Hi, this is Sandra Henry-Stocker, author of
the “Unix as a Second Language” blog on NetworkWorld.
In this Linux tip, we’re going to look at the setfacl and getfacl commands. These commands
allow you to establish and report on file permissions that reach beyond the traditional
read, write and execute permissions on Linux systems.
For example, while traditional Linux commands only allow you to associate a single group
with a file, setfacl allows you to give specific permissions to other groups as well. You can
also give permissions to individuals. Say you have a file named myfile and you want
one other user to have full read, write and execute permission to it. It starts out looking
like this: In this setfacl command, -m means “modify”,
the u:jdoe indicates we’re giving a user access, :rwx indicates the permissions being
granted and myfile is, of course, the file name.
Notice that the only differences in the file listing are that the group permissions are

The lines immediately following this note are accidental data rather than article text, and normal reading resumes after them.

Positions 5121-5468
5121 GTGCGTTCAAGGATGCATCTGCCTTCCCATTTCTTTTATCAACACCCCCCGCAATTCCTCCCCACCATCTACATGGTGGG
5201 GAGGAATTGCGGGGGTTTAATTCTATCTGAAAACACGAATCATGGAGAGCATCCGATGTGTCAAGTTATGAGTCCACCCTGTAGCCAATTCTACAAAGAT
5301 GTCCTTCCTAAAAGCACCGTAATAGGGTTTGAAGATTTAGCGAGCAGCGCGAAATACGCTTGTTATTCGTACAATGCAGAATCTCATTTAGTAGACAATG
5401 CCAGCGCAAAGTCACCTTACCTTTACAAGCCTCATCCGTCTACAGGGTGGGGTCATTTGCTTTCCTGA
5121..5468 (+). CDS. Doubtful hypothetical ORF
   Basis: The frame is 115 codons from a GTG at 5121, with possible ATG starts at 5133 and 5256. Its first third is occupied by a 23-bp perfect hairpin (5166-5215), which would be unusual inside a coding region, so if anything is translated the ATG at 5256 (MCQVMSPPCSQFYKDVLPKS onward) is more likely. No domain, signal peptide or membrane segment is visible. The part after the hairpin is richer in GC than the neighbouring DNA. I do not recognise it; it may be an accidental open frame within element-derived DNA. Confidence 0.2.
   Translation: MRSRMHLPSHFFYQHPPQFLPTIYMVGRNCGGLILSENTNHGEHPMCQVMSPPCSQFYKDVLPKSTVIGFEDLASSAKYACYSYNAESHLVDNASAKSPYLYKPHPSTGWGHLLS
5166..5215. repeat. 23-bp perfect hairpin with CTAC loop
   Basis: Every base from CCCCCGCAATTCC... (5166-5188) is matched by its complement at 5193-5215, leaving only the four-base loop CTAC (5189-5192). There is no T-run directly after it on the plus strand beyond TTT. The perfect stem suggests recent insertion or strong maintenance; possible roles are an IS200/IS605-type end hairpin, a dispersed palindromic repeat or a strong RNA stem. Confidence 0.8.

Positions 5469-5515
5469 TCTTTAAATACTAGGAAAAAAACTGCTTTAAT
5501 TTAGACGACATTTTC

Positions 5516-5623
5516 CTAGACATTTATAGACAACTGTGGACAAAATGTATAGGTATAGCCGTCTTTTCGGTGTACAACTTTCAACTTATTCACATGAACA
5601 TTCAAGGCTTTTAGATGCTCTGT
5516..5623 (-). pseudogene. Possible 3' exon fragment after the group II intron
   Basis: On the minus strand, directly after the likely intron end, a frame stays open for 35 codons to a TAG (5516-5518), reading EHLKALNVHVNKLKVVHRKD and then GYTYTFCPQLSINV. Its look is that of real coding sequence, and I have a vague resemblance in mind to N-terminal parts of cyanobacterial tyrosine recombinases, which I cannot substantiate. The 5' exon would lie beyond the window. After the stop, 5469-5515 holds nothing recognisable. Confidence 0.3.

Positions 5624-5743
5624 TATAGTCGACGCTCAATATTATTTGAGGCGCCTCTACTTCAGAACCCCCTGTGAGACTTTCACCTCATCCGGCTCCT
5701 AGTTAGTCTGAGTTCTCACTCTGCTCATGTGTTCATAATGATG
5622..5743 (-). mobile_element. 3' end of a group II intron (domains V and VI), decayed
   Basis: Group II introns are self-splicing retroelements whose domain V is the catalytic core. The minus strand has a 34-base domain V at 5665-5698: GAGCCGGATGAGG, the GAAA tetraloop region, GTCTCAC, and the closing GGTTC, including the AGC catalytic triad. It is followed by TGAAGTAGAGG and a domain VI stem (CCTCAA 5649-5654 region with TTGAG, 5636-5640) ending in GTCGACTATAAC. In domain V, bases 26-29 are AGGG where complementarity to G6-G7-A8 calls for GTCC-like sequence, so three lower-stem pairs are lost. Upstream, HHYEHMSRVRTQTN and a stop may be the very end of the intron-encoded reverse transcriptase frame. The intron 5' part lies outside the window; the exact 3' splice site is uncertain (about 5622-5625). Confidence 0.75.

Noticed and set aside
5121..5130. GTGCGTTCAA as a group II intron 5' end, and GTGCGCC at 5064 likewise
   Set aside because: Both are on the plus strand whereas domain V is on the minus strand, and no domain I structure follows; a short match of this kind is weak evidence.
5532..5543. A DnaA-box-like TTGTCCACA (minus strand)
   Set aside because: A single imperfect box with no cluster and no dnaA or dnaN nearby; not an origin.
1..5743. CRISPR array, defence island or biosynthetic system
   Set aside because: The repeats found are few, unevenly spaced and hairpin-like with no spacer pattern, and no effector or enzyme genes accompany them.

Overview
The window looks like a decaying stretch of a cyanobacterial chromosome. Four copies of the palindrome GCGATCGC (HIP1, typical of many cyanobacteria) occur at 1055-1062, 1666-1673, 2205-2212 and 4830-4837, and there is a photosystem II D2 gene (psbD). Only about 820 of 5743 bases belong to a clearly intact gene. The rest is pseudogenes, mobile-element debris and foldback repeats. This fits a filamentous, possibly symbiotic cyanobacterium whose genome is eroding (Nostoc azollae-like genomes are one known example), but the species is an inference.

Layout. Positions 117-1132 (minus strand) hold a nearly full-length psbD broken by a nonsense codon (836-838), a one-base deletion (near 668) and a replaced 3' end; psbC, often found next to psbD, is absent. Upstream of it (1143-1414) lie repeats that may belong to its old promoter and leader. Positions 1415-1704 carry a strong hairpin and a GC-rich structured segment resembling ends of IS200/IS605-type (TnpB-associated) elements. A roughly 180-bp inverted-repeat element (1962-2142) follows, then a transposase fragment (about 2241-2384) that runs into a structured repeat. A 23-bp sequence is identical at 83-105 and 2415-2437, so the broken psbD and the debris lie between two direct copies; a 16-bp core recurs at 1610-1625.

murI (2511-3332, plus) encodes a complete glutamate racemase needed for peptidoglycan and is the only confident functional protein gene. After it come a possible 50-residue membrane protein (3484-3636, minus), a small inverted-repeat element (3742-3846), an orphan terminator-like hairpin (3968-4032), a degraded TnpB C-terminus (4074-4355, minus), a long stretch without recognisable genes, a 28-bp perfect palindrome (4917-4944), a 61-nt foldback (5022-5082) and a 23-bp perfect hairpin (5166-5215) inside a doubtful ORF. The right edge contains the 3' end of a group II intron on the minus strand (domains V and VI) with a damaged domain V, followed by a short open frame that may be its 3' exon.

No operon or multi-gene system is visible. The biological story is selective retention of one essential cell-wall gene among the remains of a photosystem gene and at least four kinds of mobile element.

now rwx and that the permissions string is now followed by a + sign (-rw-rwxr–+). This
is meant to indicate that there are permissions beyond the read, write and execute assignments
for the owner, group and others. To see more information on what that + indicates,
use the getfacl command: Notice that this listing includes a separate
line for jdoe’s permissions. The setfacl command also allows you to assign
permissions to a group and to remove permissions as shown in these commands:
That’s your Linux tip for today. If you have questions or would like to suggest a
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